Researchers are now able to gather data relating to how “mature” a brain is within a person. So no longer might you only need to think of your occupants as being a male or female that is 25 or 60. Instead, as you integrate better personalization within your adaptive sensory building designs, you can begin to design for specific brain strengths and weaknesses that your given occupant may have.

Neuroscience

Achieve Better Home and Hospital Design by Focusing on Occupant Sleep

By

Maria Lorena Lehman

|

Founder — Sensing Architecture ® Academy

Within a hotel, we see a lot more option in terms of comfort than might typically exist within a hospital design. Within a hotel room an occupant might experience nice lighting to help them read a good book before bed, a well-placed television in case they need a distraction before sleeping, darkening curtains and filtering room shades to help prevent street light (or early morning light) from streaming into the room and waking the occupant up.

Neuroscience

Your Building Design Can Trigger Profound Occupant Emotional Memory

By

Maria Lorena Lehman

|

Founder — Sensing Architecture ® Academy

It is important for you to realize that such positive outcomes can result from the materials and other sensorial stimuli you put into your buildings — especially in the details. Thus, certain material properties, lighting displays and even geometric architectural arrangements are likely to serve as acute triggers for powerful emotions in occupants.

Neuroscience

How the Sense of Touch Can Drive Occupant Decision-Making

By

Maria Lorena Lehman

|

Founder — Sensing Architecture ® Academy

There are many times we cannot help but default to our sense of touch as we form impressions about the situations which surround us.

Neuroscience

Adaptation and Environment: When Architecture Shapes Us Through Sound (Video)

By

Maria Lorena Lehman

|

Founder — Sensing Architecture ® Academy

As architects, we like to think that we shape architecture — but as most of us know it also shapes us. The relationship between adaptation and environment often works both ways.

Neuroscience

The Power of Scent for Architectural Design

By

Maria Lorena Lehman

|

Founder — Sensing Architecture ® Academy

Just think about that for a moment, everything has a smell. Don’t you think that architects today should uncover what this widely underestimated sensorial stimuli can hold for their designs? But now that we know that the olfactory sense is significant, what should we begin to do as designers to make our creations even better?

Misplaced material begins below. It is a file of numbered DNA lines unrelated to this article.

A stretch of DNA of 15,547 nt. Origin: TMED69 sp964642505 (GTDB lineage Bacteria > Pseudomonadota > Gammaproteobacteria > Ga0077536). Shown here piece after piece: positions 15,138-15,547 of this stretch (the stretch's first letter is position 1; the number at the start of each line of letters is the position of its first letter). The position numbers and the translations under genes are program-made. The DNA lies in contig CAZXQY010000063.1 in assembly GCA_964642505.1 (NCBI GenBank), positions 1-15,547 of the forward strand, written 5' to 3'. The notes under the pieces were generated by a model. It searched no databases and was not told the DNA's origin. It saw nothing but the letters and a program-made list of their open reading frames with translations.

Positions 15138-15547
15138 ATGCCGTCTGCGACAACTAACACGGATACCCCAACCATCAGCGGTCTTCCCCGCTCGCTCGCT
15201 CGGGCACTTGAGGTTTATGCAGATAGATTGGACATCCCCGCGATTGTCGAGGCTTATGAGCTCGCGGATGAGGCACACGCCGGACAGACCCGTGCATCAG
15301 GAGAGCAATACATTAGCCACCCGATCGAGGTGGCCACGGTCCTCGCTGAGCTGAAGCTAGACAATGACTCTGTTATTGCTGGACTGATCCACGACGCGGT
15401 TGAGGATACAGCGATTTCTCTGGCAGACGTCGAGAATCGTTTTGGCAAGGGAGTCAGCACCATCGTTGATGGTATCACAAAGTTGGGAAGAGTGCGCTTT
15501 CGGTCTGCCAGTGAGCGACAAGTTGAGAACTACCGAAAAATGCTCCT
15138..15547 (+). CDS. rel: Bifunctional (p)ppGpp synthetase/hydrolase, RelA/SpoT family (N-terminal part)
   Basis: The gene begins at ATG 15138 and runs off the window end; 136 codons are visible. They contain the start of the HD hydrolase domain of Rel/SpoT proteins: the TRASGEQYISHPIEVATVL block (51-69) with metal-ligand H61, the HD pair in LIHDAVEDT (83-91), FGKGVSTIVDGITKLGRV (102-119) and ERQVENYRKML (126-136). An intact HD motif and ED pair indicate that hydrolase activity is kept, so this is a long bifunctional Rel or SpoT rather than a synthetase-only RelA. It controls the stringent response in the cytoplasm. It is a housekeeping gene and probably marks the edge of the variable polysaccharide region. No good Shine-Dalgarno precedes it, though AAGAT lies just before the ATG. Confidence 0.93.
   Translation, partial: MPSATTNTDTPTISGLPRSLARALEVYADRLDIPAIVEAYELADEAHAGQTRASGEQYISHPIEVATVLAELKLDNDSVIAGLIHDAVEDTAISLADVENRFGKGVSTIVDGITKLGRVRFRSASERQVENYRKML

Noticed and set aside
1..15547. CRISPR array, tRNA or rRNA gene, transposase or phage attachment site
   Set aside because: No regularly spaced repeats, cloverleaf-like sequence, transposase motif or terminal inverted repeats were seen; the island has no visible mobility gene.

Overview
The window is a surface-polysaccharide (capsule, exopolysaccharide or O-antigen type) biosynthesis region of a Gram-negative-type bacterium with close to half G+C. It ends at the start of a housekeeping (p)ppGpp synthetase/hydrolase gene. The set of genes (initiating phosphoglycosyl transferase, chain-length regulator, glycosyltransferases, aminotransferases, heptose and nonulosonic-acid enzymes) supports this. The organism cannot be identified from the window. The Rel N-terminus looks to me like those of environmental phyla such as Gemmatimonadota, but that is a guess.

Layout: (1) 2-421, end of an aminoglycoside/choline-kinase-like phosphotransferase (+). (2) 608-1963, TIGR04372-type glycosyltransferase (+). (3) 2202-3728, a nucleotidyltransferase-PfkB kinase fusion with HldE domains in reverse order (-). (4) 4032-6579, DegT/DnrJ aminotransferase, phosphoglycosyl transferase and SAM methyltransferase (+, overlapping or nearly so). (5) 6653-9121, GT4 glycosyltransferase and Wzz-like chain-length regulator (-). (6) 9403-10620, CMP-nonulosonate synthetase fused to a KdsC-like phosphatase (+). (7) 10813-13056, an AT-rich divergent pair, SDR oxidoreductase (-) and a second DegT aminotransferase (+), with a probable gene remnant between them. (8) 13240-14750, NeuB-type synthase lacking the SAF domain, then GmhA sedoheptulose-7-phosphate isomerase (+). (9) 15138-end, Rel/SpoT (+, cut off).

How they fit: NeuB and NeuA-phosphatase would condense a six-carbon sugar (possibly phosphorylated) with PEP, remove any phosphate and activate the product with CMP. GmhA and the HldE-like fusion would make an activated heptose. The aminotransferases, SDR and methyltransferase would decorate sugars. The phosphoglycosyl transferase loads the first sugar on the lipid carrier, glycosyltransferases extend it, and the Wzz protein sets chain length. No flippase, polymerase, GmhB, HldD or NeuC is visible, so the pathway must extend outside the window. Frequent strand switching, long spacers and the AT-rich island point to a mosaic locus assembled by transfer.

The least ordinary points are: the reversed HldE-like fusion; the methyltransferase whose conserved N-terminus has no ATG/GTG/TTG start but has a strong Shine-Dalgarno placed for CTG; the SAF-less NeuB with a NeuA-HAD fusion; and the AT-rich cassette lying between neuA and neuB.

Neuroscience

The Architecture Experience You Design Can Erase a Memory

By

Maria Lorena Lehman

|

Founder — Sensing Architecture ® Academy

The notion of having dispositions, or records, that your brain keeps as it experiences architecture is quite an interesting thought. If every time your occupant has an architecture experience that can later be rewritten, then your role as an architect is to design for more than a real-time experience.

Neuroscience

Neuroscience Will Enhance Your Design Vision

By

Maria Lorena Lehman

|

Founder — Sensing Architecture ® Academy

Eventually, new findings in neuroscience will meet head on with other rising fields like nanotechnology and biomimicry, and this meeting will certainly yield some new techniques for you, as an architect, to greatly expand upon (and in some cases completely revamp) what goes into your building design stages.

Neuroscience

Why Differences in Spatial Reasoning can Impact Your Project

By

Maria Lorena Lehman

|

Founder — Sensing Architecture ® Academy

This interesting experiment might just give you, as an architect, some understanding of how you and your occupants perceive “distance” — and why this aspect of spatial reasoning might vary from person to person; thus, influencing how people perceive your built work.

Neuroscience

Find Design Opportunity in Group Behavior

By

Maria Lorena Lehman

|

Founder — Sensing Architecture ® Academy

Yes, negotiating that balance between a “population” and an “individual” can be a delicate thing to do. For instance, just like in the above theater example, school classroom design must also tailor to the needs of an individual student, as well as to the collective needs of the class.

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Maria Lorena Lehman is a visionary author, designer, and educator from the United States. Maria holds a Bachelor of Architecture with Honors from Virginia Polytechnic Institute and a Master in Design with Distinction from Harvard University Graduate School of Design.

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featured posts
Adaptive Architecture

Using Design to Step Beyond One's Comfort Zone

It seems that the environment can help its occupants to expand beyond their own comfort zones, to achieve higher potentials and realize authentic fulfillment. This does not mean pushing a person into a situation that is dangerous or completely unexpected. But it does mean helping a person step into their next level of greatness.

Neuroscience

Neuroscience: Changing the Way You Design for Function

Use neuroscience to not only improve life as we currently know it, but to also question and innovate the way we live. I have a hunch that it will unlock new and exciting ways for people to perceive and interact with the world around them --- all because the environment does not take function for granted.

User Experience

Top 3 Tips to Connect Emotionally with Your Building Occupants

Three fantastic methods to help you create architectural designs that touch occupants in just the right way, and at just the right time --- so they will connect with themselves, with each other, and with your design work in beneficial ways.